The Energy drinks facts

Energy drinks were originally popular in Asia, and it has been marketed in Thailand (since the 1970s). The drinks were introduced on most of the European market in the late 1980s, and that is where they start their success story all  around the world. It should be noted that despite their fresh category growth, Energy drinks remain a niche category of beverages that represent only 1% of the entire non-alcoholic beverages currently in the market.

The so-called energy boosting products are such beverages like Rock Star, Red Bull, and Monster or any drinks containing large doses of caffeine plus other legal stimulants such as ginseng and guarana. Therefore, the quantity of caffeine (the most common chemical ingredient that provides the energy boost) in a given energy drink can vary from 75 milligrams up to over 200 milligrams for every serving. This relates to 55 milligrams in Mountain Dew and 34 milligrams in Coke. For instance, if a drink advertises absence of caffeine, then the energy comes from guarana, the equivalent of caffeine.

Energy drinks facts

Energy drinks are expected to do just as the name implies, to provide an extra burst of energy. But the truth of the matter is that most of the “energy” comes directly from two main ingredients; caffeine and sugar. A distinctive energy drink contains up to 80 milligrams of caffeine equivalent to the same amount as a coffee cup. Studies confirm that the average 12-ounce soda contains roughly 18 to 49 mg of caffeine.

The different between caffeine and sodas/ sports drinks are that soft drinks mainly contain water, sugar, and the flavoring. Thus, they don’t do anything for the body than expected, to taste good. It should also be noted that the majority of the caffeine intake are from beverages but not the energy drinks.

Energy Drinks as a source of Extra Calories

Energy drinks add extra calories and sugar to your diet unless you purchase a sugar-free version. Hence this makes maintaining, losing weight or simply healthy body weight hard. The usual version of a good number of energy drinks gives about 100 calories and 30 grams of sugar that is per 8-ounce serving, parallel to taking a can of regular soda. Because many energy drinks are sold in the 16 or even 24-ounce cans, then you could be drinking many calories from a small meal.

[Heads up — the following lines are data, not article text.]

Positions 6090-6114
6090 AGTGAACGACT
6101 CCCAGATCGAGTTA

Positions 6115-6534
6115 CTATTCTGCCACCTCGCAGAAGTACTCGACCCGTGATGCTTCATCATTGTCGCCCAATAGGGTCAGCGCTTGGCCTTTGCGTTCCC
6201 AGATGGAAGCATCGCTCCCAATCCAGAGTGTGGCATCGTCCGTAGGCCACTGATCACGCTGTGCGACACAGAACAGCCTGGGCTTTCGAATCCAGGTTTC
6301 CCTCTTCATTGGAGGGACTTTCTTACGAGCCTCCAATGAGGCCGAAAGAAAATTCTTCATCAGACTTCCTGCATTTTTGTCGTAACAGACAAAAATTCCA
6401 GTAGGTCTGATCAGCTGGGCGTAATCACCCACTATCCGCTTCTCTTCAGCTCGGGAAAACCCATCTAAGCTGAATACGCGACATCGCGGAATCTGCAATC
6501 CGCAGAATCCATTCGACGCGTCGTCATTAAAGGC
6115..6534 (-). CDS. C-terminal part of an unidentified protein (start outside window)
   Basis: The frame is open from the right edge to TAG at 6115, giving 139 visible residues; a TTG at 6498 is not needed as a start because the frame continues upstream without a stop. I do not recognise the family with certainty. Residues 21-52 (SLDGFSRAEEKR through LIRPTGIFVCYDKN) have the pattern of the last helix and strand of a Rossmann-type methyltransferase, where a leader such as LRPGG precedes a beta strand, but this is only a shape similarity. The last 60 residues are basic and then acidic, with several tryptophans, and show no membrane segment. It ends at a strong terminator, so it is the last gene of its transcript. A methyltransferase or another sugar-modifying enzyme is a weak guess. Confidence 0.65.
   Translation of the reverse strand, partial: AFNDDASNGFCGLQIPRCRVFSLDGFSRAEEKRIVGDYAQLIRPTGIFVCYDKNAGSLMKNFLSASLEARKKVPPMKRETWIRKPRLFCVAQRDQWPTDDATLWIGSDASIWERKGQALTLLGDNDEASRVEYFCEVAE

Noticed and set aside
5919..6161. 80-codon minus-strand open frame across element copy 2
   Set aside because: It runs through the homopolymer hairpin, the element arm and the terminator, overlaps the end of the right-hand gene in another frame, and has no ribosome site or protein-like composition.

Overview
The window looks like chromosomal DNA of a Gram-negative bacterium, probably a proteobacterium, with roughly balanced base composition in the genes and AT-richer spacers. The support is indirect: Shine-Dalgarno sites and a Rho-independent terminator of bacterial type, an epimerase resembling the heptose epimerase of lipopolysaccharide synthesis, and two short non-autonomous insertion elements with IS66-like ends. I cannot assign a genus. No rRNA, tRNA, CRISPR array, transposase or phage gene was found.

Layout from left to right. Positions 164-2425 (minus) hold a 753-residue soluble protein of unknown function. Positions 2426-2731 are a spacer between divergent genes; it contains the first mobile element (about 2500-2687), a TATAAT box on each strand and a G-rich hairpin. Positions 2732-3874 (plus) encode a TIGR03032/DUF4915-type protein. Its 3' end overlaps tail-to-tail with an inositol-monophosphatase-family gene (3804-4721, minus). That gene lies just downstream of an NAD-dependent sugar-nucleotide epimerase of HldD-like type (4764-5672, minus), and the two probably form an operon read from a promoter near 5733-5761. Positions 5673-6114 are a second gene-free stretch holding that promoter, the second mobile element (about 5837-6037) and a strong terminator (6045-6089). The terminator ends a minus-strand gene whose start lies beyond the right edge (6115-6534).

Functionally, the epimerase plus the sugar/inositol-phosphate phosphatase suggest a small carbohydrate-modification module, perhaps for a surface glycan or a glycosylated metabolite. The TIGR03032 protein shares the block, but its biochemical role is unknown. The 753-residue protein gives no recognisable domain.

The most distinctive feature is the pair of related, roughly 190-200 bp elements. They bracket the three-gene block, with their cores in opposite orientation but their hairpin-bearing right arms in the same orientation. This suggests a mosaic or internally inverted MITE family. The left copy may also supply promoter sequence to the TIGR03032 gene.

Sports drinks, on the other hand, are designed to replenish any fluids lost during activity. They normally contain water, sugar and electrolytes. Energy drinks have got added caffeine besides other ingredients that the manufacturers believe to boost performance and also increase stamina. They’re designed mainly for athletes, students and anyone else who might want an extra energy kick.

The Energy drinks ingredients occur naturally.

Several of the ingredients used commonly in energy drinks can naturally be found in other foods. For instance, Taurine occurs naturally in poultry or seafood while caffeine is just a natural constituent of tea leaves, coffee beans, cocoa beans, guarana, kola nuts and yerba mate.

Mixing the Energy Drinks and Alcohol

Energy drinks when mixed with alcohol become trendy beverages among youths and at most social events. There are also numbers of alcoholic malt beverages that contain caffeine and are in most cases marketed as energy drinks. So, the dangers of mixing energy drinks and alcohol have been in the news and have been subject to further investigation by the concerned administration.

Below are some of the ingredients found in common energy drinks plus what they do in our body

  1. Ephedrine: this is a stimulant that works mainly on the central nervous system. A common ingredient in most decongestants and weight-loss products.
  2. Taurine: this is a natural amino acid generated by the body that assists in heart beat regulation and muscle contractions. Several health experts currently aren’t sure about the effect of its addiction.

3. Ginseng: this is a root believed to have several medicinal properties, such as reduction of stress and boosting energy levels.

4.The B-Vitamins: this is a group capable of converting sugar to energy and besides improvement of muscle tone.

5.Guarana Seed: It is a stimulant that originate from a little shrub native to Brazil and Venezuela.

6. Carnitine: this is an amino acid known to play a vital role in the metabolism of fatty acid.

7. Organic Acid (Creatine): it helps in the energy supply  meant for muscle contractions.

8.Inositol:this is a member of the vitamin B complex that is not the actual vitamin.

9.Ginkgo biloba: It is made from Ginkgo biloba tree seeds and believe to enhance memory.

Conclusion

Therefore, looking at the energy drinks ingredients, it would  appear that  they  may well be categorized as a part nutritional supplement and part soft drink. This is because most reviewers have confirmed that the taste falls within a particular same range. In most cases, the manufacturers declare that the energy drinks can easily affect your performance and endurance, something that many health professionals disagree and instead believe that any boost gotten from drinking them is solely from the caffeine and sugar.

For the most part, Energy Drinks consumption should be limited, and it is not advisable to  make it part of your  regular diet.If you feel like you can’t go without it, try to stick to the recommended amount,”16 ounces” and don’t turn it  into a daily habit.Think about better ,healthier options that you  can surely have within your reach  like starting an exercise program ,sleep for at least seven to eight hours  and consume a healthy diet with a variety of foods from natural sources.By combining these simple elements, you’ll feel more energetic and more fit!